Microsoft kicked off its virtual Ignite conference with a splash as chief executive officer Satya Nadella announced the company’s new mixed reality platform, Microsoft Mesh. Powered by Azure, Mesh allows people to interact in a virtual or augmented reality world.
More Ignite coverage
“Mesh enables you to interact holographically with others with true presence in a natural way,” Nadella said during his keynote. “I can meet my colleagues on the other side of the world collaborating as though we were in the same room. Again, with no screen mediating our interactions. It’s pretty mind-boggling to imagine, but this is the future we are building. One of my favourite lines we used to describe the possibilities when we first introduced HoloLens was when you change the way you see the world, you change the world you see. I can’t wait to see the world we create together.”
He then handed the reins to Alex Kipman, a Microsoft technical fellow in AI and mixed reality, who spent the next 45 minutes presenting from several virtual worlds. In an unusual twist, viewers could don their own headsets, join him, or get a similar (although 2D) experience viewing the keynote on the AltspaceVR website – or through the desktop app.
“Today, you and I make history as we collaborate on the largest mixed reality show ever created,” Kipman said. “Microsoft Mesh connects the physical and the digital worlds, allowing us to transcend the traditional boundaries of space and time. Microsoft Mesh is powered by Azure, and all of its AI and compute capabilities working seamlessly together from the intelligent edge to the intelligent cloud.”
Mesh, he said, lets developers create immersive experiences that lead users to connect from anywhere, feed true presence in mixed reality, and let workflows transition from familiar 2D mediums to the world of mixed reality. He said that over half of the Fortune 500 companies have purchased Hololens.
For example, Toyota uses Hololens, Dynamics 365 Remote Assist, and mixed reality services to improve maintenance efficiency. Technicians wearing Hololens can view information such as wiring harness configurations on specific car models via Azure Object Anchors while working on the vehicle. This process reduces inspection times by up to 20 per cent. The company is rolling out the Hololens 2 solution to all of its dealerships in Japan.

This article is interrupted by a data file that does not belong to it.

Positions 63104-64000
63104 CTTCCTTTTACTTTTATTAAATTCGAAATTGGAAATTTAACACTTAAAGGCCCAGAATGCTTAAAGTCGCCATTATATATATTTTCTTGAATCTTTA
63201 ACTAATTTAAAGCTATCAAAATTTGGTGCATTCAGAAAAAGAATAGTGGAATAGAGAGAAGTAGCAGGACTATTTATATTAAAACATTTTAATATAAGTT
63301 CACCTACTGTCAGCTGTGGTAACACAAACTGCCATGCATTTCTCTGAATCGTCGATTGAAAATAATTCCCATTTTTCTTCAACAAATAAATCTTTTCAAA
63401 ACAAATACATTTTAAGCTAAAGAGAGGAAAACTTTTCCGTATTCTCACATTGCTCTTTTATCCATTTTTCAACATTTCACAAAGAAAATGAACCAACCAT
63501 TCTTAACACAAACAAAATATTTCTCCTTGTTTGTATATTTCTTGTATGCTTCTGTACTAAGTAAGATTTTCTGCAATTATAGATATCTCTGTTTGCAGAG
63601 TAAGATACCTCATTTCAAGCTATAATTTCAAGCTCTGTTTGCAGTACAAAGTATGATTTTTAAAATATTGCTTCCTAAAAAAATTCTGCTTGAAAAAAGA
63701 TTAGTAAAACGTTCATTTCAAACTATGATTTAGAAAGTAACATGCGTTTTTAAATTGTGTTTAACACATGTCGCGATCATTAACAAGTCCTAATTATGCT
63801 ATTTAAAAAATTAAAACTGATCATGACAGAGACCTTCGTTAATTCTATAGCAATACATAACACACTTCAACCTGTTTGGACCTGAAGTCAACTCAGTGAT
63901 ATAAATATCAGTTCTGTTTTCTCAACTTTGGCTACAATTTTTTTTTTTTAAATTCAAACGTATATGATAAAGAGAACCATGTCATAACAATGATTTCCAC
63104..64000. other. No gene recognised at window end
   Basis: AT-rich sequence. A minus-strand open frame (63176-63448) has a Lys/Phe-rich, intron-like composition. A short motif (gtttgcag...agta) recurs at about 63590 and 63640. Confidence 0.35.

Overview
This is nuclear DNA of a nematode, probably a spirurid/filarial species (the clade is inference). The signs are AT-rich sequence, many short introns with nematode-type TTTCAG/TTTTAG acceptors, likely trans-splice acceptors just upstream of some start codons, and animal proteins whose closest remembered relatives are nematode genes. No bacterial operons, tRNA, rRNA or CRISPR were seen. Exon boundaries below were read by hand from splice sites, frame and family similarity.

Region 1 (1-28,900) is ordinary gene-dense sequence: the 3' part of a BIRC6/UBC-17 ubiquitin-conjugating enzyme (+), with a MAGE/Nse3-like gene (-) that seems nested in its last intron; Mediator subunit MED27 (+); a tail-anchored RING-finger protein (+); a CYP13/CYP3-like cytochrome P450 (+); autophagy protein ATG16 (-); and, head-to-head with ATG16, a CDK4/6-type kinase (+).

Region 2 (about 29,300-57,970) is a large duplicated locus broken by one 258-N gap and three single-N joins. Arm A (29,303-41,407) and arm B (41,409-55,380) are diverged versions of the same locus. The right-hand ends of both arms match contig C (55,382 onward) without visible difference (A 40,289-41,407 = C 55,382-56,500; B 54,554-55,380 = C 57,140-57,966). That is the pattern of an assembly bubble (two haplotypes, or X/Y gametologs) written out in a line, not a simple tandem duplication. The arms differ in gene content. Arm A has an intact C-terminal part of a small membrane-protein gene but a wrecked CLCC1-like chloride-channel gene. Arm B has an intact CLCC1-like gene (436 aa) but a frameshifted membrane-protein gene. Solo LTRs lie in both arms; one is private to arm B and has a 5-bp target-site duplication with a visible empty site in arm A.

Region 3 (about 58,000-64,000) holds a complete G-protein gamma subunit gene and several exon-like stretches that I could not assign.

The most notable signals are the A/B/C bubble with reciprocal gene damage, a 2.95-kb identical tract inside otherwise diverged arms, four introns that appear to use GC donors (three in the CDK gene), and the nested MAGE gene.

Another customer, Accenture, is experimenting with hybrid workflows to increase accessibility, allow remote collaboration and minimize unnecessary travel with a Mesh-enabled alt space. Since Mesh will work on HoloLens 2, Windows virtual reality headsets, Oculus headsets, PCs, Macs, and even smartphones, users are free to pick the most convenient device.
Beyond the enterprise
“But what happens when you go beyond the enterprise?” Kipman asked. “Collaboration doesn’t just take place in enterprise settings. Sometimes we just call it hanging out with friends. With Microsoft Mesh, you can connect from any device on any platform, transforming the way we connect to one another. Enabling hanging out wherever your friends are.”
In his virtual arena, the audience consisted of the avatars of attendees joining through VR. Kipman and several of his guests, including Niantic CEO John Hanke (who, with Pikachu, interacted with a colleague in a Pokémon GO battle), appeared via holoportation, which uses 3D capture technology to beam a lifelike image of the individual into the virtual world.
“Whether you’re exploring a brand-new park, or just walking through a familiar neighbourhood, augmented reality can make the real world a little more magical,” Hanke observed. “In the future, we imagine a real-world filled with adventures, helpful information, and of course, a lot of friends. AR that’s grounded in the real world, aware of us, and the environment, is an incredibly powerful starting point. And it becomes even more powerful when we can share it.”
In conjunction with Mesh’s release, Microsoft is also releasing developer tools to build Mesh experiences.